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How do I prepare a presentation?

    In recent years, more and more female students have been required to give presentations, and in some types of schools these presentations are even part of the school-leaving examination. This is an attempt to take into account the fact that presentation is a general skill that is important in many areas of later professional and sometimes private life. Many of our learning tips have already dealt with details of such preparation, so here we want to point more to supplementary steps.
    A presentation is not only the spoken word, but always a kind of “Gesamtkunstwerk” consisting of the person, the topic, the supporting media and the cooperation of the participants, i.e. the classmates and the teachers. When giving presentations at school, however, one should always avoid the impression that one is doing the presentation only “for the teacher”, even though this may be true in some cases.
    At the beginning of the preparation there is always a schedule, which should be prepared in time and always in writing in the form of a list. On it you write your topic in the form of a working title – the actual title, which should be concise and arouse the interest of the audience, you can choose only at the end of the preparation. We also always give our learning tips the final title only after the last revision. As a working title there was: ” Prepare presentation?” A good plan, in the creation of which some time has been invested, is often already half the preparation, although it should be noted that any plan can also be changed later. Therefore, a plan doesn’t have to look perfect the first time around.
    Nowadays, many students, once they have the topic, rely on finding something on the Internet (Hopefully I’ll find something on the Internet) – preferably a ready-made presentation. Apart from the fact that you learn very little, it is also forbidden to pass off someone else’s work as your own – this is called “plagiarism”. But for searching sources the internet is very suitable, especially you can use Google Scholar ( and Google Books (, but also going to a library (school library, adult education center, university) will be useful.
    A key process in developing a presentation is reading (“How do reading professionals read?“), always putting everything in writing while also making sure the sources are properly cited. These should be cited during the presentation or listed on a handout.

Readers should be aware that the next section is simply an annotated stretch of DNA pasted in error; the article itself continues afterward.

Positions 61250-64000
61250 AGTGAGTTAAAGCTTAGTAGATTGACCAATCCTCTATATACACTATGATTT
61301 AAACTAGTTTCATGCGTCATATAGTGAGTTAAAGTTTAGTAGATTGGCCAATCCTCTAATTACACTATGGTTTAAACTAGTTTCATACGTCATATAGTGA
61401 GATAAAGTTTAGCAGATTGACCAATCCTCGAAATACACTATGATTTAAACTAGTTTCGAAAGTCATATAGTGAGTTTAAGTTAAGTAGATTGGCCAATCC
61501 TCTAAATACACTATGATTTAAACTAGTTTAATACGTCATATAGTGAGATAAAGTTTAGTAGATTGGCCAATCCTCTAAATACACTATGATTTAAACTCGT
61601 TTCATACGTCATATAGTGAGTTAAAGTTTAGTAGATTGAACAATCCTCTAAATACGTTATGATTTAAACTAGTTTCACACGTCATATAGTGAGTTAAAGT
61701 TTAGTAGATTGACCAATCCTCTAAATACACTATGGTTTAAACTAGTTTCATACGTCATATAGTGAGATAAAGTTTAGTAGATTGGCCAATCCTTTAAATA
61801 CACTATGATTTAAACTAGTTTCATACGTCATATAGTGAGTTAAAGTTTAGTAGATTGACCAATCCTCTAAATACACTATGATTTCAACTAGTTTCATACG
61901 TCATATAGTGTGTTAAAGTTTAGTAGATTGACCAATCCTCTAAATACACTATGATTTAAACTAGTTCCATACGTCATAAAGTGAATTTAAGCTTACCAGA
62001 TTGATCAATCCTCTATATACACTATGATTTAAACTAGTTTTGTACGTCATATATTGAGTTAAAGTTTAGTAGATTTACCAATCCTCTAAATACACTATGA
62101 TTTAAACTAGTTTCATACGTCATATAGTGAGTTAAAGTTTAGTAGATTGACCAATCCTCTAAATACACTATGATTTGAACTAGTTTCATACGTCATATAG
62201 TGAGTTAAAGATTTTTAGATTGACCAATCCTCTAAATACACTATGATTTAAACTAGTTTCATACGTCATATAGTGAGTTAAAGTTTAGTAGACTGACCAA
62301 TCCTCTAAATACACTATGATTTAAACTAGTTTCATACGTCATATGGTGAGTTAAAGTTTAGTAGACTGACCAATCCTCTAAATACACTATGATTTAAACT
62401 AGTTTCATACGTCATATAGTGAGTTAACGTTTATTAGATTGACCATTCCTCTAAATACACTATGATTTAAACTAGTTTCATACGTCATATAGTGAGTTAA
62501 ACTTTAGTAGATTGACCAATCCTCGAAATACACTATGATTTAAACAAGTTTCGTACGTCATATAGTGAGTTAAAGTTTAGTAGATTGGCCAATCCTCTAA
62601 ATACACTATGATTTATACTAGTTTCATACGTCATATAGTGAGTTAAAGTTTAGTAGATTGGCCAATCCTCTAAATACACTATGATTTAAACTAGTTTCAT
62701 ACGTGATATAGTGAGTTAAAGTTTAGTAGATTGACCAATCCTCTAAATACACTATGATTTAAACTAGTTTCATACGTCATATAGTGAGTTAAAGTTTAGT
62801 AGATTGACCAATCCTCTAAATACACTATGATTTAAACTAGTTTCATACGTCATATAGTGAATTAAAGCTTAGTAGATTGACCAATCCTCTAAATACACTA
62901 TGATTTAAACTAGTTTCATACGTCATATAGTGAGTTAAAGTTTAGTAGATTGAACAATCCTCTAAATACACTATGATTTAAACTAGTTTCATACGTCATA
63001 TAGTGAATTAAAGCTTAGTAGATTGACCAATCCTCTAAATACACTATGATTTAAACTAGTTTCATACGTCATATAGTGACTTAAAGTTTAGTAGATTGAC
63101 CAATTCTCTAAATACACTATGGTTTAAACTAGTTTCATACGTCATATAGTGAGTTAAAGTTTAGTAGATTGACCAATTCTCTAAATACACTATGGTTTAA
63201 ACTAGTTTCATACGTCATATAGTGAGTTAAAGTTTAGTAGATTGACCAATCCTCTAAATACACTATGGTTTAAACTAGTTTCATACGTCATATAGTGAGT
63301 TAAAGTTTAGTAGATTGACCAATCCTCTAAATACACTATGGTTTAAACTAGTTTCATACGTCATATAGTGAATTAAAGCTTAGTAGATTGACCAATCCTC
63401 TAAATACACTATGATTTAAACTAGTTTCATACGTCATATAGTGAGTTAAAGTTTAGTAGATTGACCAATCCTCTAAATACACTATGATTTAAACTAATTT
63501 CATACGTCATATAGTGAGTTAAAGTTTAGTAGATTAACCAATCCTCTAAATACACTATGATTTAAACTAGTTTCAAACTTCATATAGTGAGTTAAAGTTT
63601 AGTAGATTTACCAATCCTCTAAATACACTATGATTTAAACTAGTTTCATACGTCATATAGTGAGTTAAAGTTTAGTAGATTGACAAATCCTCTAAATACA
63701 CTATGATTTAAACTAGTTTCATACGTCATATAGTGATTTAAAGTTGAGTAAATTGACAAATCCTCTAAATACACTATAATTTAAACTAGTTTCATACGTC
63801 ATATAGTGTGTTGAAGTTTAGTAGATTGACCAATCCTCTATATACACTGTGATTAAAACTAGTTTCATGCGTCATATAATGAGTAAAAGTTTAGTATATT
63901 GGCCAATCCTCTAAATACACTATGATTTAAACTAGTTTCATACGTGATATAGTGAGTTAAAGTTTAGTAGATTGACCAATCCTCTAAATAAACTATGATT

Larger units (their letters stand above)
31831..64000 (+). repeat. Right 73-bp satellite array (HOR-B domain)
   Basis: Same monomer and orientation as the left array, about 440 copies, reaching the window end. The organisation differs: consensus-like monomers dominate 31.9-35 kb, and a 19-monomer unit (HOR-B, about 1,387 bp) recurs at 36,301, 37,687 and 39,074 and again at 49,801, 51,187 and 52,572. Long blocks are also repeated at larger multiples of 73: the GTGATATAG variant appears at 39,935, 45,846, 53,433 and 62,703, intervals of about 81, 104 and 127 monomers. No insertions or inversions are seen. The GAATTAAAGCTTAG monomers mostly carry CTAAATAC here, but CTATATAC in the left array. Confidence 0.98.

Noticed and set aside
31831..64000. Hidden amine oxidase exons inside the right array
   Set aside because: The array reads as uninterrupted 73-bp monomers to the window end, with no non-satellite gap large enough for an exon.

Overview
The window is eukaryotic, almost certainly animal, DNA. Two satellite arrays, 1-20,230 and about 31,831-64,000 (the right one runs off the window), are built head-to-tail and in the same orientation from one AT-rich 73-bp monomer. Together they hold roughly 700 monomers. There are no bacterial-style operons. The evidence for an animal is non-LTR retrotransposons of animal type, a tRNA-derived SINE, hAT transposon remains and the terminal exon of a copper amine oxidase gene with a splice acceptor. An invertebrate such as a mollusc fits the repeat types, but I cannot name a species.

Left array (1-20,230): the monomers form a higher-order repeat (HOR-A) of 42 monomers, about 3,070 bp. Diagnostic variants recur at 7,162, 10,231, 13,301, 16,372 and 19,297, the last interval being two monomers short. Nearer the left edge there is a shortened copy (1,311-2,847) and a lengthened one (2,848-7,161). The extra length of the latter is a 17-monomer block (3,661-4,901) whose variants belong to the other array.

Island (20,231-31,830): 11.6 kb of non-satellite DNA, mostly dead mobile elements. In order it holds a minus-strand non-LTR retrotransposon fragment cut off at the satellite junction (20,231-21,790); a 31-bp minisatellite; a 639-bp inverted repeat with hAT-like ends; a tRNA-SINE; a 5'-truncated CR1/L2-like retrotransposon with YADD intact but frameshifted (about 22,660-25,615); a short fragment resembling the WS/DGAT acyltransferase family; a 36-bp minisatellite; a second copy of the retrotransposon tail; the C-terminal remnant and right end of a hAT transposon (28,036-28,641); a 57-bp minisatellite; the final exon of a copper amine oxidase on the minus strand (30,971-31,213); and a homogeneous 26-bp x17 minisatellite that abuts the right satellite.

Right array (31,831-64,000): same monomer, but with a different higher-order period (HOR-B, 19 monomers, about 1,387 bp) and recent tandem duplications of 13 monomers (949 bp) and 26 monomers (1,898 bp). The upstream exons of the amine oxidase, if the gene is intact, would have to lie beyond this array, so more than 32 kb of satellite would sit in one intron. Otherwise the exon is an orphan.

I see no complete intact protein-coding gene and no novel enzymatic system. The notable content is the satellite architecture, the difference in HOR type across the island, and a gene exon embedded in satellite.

Once the material has been collected, you should start to work out a structure – a mind map on a large poster is often helpful here, on which the topic can be clearly developed. The finished plan can then be used in a smaller form as a presentation guide.
    If you have little practice, you should give a test presentation (The speaker’s fear of the audience). Presentations should always be interactive, i.e., involve classmates in some way. Indeed, anyone who presents for more than 15 minutes without involving the audience in some way usually loses one listener after another. Presenters should therefore always consider which questions they can use to involve the audience in their presentation, but the point is not to start long discussions.
    At the end of each presentation, it is important to close the circle to the beginning, i.e. to the topic, i.e. the entire topic is once again placed in a larger context. The conclusion of the presentation should contain all – and no more! – that you want the audience to remember three weeks from now. It applies to the summary: Do not be afraid of repetition!

    It is also a good idea to allow time for questions from classmates or teachers after a presentation, although you should always be prepared for the fact that no questions will be asked – here you can perhaps address one or two critical points of a topic yourself.
    What should the audience “take home”? A handout of one to two pages summarizing the most important points of the presentation in a concise form is particularly “effective”. This handout should also indicate all sources that were used for the presentation. By the way, this should be distributed only after the presentation, because then the audience is not tempted to read along with the presentation.
    Today, very many presentations are made with media such as overhead transparencies and PowerPoint – this is a very extensive and also difficult topic, which we want to deal with in a separate learning tip. Only this much: less is more!
    One last tip: Immediately before the presentation, don’t get flustered, because then you’re just watching the flowers grow.

    See also “How to prepare anchor points“!